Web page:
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The Eric Carle Museum
of Picture Book Art
  • 125 West Bay Road
  • Amherst, MA 01002
  • Tues. – Fri. 10am – 4pm
  • Saturday 10am – 5pm
  • Sunday 12pm – 5pm

Visit the carle

Copyright © 1969 and 1987 by Eric Carle Butterfly from The Very Hungry Caterpillar


Making Art Together

Tissue Paper and Liquid Starch Collage

There are few explorations we do in the Art Studio more loved than Tissue Paper and Liquid Starch Collage. A collage is an artwork made up of different papers or objects glued together. Eric Carle uses collage to create the illustrations for his books by cutting shapes out of tissue papers he painted with acrylic paint and gluing them to thick white board.

We offer this project in the Art Studio from time-to-time as a way for guests to connect with Eric Carle's work. However, what we see witness over and over again, is that after even just a little time playing with colorful tissues and glue, guests of all ages connect with their OWN inner artist.

Mother and son making art at The Eric Carle Museum

This exploration is great for all ages, but young children may need assistance from an adult to gather the materials. We always recommend supervising young children for safety reasons.

Materials Used in the Studio:

  • Watercolor or any heavyweight drawing paper to collage onto
  • Bleeding and non-bleeding tissue papers in various colors, found at the craft store
  • An inexpensive ½” paint brush
  • No-spill paint cups or yogurt cups
  • StayFlo or other brand liquid laundry starch (We'll be posting our own make at home recipe soon! You can also use watered down white glue, but we love how easy liquid starch is to brush onto paper and clean up.)
  • Scissors (optional - tearing is great too!)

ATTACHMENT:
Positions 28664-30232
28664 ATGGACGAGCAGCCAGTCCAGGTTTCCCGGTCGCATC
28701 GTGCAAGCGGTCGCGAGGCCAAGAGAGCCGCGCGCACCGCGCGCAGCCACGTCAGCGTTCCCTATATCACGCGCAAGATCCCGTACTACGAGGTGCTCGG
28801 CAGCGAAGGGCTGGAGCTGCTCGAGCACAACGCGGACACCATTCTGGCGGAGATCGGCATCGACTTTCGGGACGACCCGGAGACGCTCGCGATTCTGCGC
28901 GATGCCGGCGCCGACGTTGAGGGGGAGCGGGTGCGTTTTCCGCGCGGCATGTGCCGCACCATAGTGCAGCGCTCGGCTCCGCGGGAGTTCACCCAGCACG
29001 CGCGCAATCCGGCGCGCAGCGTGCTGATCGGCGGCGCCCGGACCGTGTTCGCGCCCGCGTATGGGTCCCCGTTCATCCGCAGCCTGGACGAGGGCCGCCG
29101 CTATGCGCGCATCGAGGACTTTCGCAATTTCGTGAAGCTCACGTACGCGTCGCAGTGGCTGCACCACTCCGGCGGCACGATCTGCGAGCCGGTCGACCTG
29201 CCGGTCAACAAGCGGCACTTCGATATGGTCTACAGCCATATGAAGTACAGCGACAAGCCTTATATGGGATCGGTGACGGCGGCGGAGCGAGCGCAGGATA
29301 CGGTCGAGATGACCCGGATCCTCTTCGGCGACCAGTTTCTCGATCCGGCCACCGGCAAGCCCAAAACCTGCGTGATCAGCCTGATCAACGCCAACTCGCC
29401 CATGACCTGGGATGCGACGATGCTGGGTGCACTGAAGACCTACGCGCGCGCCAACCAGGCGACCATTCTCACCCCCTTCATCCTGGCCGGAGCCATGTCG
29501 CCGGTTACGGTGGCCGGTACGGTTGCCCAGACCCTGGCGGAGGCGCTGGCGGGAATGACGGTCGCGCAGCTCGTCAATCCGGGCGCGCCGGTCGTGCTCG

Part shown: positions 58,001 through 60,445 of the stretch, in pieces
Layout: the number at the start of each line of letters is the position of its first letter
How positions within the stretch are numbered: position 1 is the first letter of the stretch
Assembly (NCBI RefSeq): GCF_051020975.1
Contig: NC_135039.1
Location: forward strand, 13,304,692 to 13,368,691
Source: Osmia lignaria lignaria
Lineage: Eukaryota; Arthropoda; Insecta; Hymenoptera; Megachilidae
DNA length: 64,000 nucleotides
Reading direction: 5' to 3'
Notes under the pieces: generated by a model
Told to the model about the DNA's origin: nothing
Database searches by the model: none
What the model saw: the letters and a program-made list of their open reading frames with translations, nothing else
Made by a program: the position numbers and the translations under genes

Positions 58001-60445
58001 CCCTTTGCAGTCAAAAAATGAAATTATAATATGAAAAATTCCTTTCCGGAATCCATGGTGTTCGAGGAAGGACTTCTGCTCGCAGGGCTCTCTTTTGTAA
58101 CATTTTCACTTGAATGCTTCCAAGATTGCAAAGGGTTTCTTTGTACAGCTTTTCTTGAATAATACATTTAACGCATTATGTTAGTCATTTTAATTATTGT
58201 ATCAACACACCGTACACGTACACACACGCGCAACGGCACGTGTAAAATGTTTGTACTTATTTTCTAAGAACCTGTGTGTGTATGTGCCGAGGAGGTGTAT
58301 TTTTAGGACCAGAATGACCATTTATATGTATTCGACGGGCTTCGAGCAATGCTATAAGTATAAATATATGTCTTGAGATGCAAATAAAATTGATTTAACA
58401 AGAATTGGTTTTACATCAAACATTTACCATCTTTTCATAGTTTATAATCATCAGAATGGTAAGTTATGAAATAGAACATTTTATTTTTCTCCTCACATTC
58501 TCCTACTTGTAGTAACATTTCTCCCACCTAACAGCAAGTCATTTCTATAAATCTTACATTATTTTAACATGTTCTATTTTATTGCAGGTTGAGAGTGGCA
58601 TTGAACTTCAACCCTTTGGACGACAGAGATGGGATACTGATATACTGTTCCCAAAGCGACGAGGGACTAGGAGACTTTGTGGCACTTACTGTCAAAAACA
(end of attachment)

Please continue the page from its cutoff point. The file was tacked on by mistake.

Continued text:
Prepare: Gather all your supplies, figure out where you will dry wet work, and cover your workspace with a tablecloth or newsprint if you want. Warning! Tissues may blow away if you try to do this outside! Cut and Tear: Select a few colors of tissue paper you might like to use. Try “drawing” with your scissor,” that is, cutting shapes without first drawing them on the tissue.  You can also try tearing the tissue as another way to alter the tissue shape.

Tissue Paper Collage Steps

Compose: Have fun experimenting with the arrangement of shapes on your background paper. What happens when you move a few pieces or when you add or remove a few shapes? Do you find yourself making pictures or just enjoying combing shapes and colors in interesting ways?

Glue: Brush a thin layer of starch onto your background paper and place the tissue in the starch.  Brush a thin coat of starch over the tissues if you want them to lay flat.

Explore: Change the shape of your collage: cut, tear, or fold the tissue papers or the background paper.

What happens when you layer the tissue paper on top of each other?

Depending on the kind of tissue paper you have, some might “bleed” their dye when wet. What more can you discover about the materials?

Before or after exploring these materials, you might take a look at some of Eric Carle's picture books to see how he uses shape and color to tell a story.

You might use this technique to make your own book or tell your own story.  Try using gel pens, markers, colored pencils or other drawing tools on your dry collage.

This exploration is also great for young children who are not yet at the stage of making representational work.  The sensory experience provided by the sticky liquid starch and crinkly tissue paper has engaged many toddlers (including my own!) in our Art Studio for years. If your child has an aversion to sticky hands, this activity might coax them into a little mess-making. You might also use a small piece of tape on the corners of the background paper to help prevent it from sliding as they work, if they'd rather not touch any of the glue.

Learn more about how we use Tissue Paper Collage to help young people develop thinking skills in our post Helping Children Problem Solve.

Have fun making art together!

Making Art with Children is generously sponsored by the Massachusetts Educational Financing Authority.



by Meghan Burch

This entry was posted on Friday, June 20th, 2014 at 9:00 am and is filed under By Meghan Burch, Collage, Elementary School, Paper, Preschool. You can follow any responses to this entry through the RSS 2.0 feed. You can leave a response, or trackback from your own site.

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